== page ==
In the second study [64] based on method M2, a spatiotemporal modelling framework called Computation of Microbial Ecosystems in Time and Space (COMETS) was developed to investigate the emergent behaviour of two- and three-member synthetic communities. A 2D lattice was defined, with each box within the lattice representing a distinct spatial location. GSMs of the participating species were used to solve an independent DFBA problem for each box assuming that each species had the potential to consume available carbon sources according to the same uptake kinetics. A sequential solution strategy was used where the species LPs were solved to generate local growth rates and fluxes and then the extracellular ODEs were integrated over a fixed time step with these constant LP solutions to generate local biomass and metabolite concentrations. Before resolving the LPs to start the next iteration, 2D diffusion equations were solved over the same time step to allow species cell mass and metabolites to diffuse between boxes.

COMETS was used to investigate engineered metabolite cross-feeding in a two-species synthetic community consisting of Salmonella enterica and Escherichia coli. The spatiotemporal model was able to reproduce experiments showing the two species robustly co-existed and converged to a population fraction of 79% E. coli regardless of the initial fractions. Similar results were obtained for a considerably more complex three-species synthetic community consisting of S. enterica, E. coli and Methylobacterium extorquens. The two-species system was used to investigate the impact of spatial structure. The model correctly predicted that community growth would diminish as the two species were inoculated further apart from each other due to diffusional limitations of the cross-fed metabolites. Moreover, the model reproduced experiments showing community growth would be enhanced by placement of a second colony of engineered S. enterica between the S. enterica and E. coli populations but that placement of a wild-type S. enterica colony which did not require the cross-fed metabolite from E. coli would reduce community growth.

In the third study [66], method M3 was used to predict synthesis gas (CO, H2) conversion into ethanol by the anaerobic bacterium Clostridium ljungdahlii in a vertical bubble column reactor. Synthesis gas and liquid media feed streams were introduced into the bottom of the column and flowed up the column with different velocities, producing large spatial gradients due to cellular growth and gas depletion. The metabolic by-products ethanol and acetate were recovered in the liquid phase stream exiting the top of the column. The spatiotemporal metabolic model consisted of a published C. ljungdahlii GSM [69], Michaelis–Menten uptake kinetics for CO and H2 and reaction–convection type PDEs for C. ljungdahlii biomass, liquid phase CO, H2, ethanol and acetate, and gas phase CO and H2. The PDEs were discretized with 100 spatial node points and lexicographic optimization [47] with six LPs at each node point was used to ensure unique exchange fluxes. The large discretized model consisting of 900 ODEs in time and 600 LPs was efficiently solved within MATLAB (MathWorks) using the DFBAlab (DFBA laboratory) tool (Figure 4) [46].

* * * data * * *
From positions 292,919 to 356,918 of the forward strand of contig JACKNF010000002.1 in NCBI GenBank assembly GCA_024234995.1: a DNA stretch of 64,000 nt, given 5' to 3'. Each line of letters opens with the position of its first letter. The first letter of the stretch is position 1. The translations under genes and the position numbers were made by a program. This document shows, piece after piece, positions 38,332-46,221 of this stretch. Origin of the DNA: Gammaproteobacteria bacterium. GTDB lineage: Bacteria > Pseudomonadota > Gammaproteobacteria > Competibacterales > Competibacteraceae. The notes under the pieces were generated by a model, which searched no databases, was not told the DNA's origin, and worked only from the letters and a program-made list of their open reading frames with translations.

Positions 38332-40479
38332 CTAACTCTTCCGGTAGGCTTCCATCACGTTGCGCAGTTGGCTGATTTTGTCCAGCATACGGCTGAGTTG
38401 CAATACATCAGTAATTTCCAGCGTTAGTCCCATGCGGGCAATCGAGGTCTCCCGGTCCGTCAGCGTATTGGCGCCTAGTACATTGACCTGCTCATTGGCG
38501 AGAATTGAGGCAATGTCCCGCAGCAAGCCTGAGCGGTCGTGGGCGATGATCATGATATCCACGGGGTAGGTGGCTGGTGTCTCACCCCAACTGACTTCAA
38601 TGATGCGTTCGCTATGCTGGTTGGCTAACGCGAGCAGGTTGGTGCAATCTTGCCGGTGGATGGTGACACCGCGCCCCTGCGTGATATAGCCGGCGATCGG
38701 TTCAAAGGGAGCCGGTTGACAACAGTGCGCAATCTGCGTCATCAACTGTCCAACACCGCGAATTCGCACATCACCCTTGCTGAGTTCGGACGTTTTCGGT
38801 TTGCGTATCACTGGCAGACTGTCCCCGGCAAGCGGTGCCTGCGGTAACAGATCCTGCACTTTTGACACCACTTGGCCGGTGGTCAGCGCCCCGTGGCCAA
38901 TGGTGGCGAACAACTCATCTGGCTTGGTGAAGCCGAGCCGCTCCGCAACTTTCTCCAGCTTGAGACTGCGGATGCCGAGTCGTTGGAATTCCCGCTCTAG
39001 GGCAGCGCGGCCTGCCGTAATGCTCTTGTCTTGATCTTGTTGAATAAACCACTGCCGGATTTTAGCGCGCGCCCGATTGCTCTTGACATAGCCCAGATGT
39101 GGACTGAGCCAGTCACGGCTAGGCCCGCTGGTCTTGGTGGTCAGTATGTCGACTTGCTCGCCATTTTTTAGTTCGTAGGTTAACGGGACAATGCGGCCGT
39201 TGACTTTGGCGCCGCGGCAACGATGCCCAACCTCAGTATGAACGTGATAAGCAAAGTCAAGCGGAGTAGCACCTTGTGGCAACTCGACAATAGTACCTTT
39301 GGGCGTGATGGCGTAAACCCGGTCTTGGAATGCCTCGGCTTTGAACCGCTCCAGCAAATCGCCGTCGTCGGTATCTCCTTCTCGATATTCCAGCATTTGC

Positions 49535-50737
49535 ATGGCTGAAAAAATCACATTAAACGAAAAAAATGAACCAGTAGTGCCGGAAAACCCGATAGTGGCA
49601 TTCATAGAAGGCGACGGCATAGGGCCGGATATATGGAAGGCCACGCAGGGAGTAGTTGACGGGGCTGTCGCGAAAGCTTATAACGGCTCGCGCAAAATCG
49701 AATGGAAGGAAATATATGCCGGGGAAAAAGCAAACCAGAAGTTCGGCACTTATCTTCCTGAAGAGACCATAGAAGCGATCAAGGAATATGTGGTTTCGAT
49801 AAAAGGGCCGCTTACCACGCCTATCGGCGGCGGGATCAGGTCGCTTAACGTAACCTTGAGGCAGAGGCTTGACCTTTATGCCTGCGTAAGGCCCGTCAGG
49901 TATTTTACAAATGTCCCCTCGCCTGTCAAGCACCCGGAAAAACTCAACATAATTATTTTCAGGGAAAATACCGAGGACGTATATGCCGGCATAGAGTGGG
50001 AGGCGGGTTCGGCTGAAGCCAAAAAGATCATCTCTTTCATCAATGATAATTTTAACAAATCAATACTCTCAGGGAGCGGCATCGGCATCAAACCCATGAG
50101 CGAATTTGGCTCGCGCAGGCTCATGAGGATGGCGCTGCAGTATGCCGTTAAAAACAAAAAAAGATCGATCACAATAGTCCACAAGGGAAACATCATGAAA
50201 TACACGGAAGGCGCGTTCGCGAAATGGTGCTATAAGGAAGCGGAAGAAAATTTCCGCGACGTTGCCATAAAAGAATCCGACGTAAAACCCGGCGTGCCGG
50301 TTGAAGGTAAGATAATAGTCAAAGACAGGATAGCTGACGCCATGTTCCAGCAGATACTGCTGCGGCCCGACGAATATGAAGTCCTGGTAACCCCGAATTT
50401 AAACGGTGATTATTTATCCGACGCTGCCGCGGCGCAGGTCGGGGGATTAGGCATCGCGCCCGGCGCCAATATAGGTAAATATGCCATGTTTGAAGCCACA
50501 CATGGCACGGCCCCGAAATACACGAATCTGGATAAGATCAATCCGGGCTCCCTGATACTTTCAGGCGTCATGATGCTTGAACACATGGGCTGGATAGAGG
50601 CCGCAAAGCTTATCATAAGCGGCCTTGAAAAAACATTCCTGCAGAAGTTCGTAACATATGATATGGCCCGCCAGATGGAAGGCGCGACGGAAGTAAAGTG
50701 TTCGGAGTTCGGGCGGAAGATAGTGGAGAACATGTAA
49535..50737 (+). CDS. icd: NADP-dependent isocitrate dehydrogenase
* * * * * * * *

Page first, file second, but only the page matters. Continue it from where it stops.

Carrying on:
Dynamic simulations performed for a wide range of column operating conditions and nutrient uptake parameters generated predictions about column behaviour and bottlenecks to ethanol production consistent with available experiments including: (1) typical CO rich syngas will produce substantial acetate due to H2 depletion in the upper part of the column, suggesting that H2 augmentation of the syngas feed may be beneficial; (2) efficient gas–liquid mass transfer is critical to achieve high ethanol production and high conversions, demonstrating the need for continued development of advanced bubble column designs that achieve very high gas–liquid mass transfer rates; and (3) enhanced H2 uptake rates substantially increase the ethanol titre and the ethanol–acetate ratio, suggesting that C. ljungdahlii engineering efforts should focus on increasing H2 uptake rates.